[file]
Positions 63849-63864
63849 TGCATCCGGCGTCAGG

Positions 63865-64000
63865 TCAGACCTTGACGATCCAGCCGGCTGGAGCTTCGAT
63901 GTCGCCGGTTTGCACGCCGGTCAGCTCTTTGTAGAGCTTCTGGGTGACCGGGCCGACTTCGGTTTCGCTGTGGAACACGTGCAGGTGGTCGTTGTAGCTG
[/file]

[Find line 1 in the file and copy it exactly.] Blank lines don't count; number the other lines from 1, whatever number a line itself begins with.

Positions 63849-63864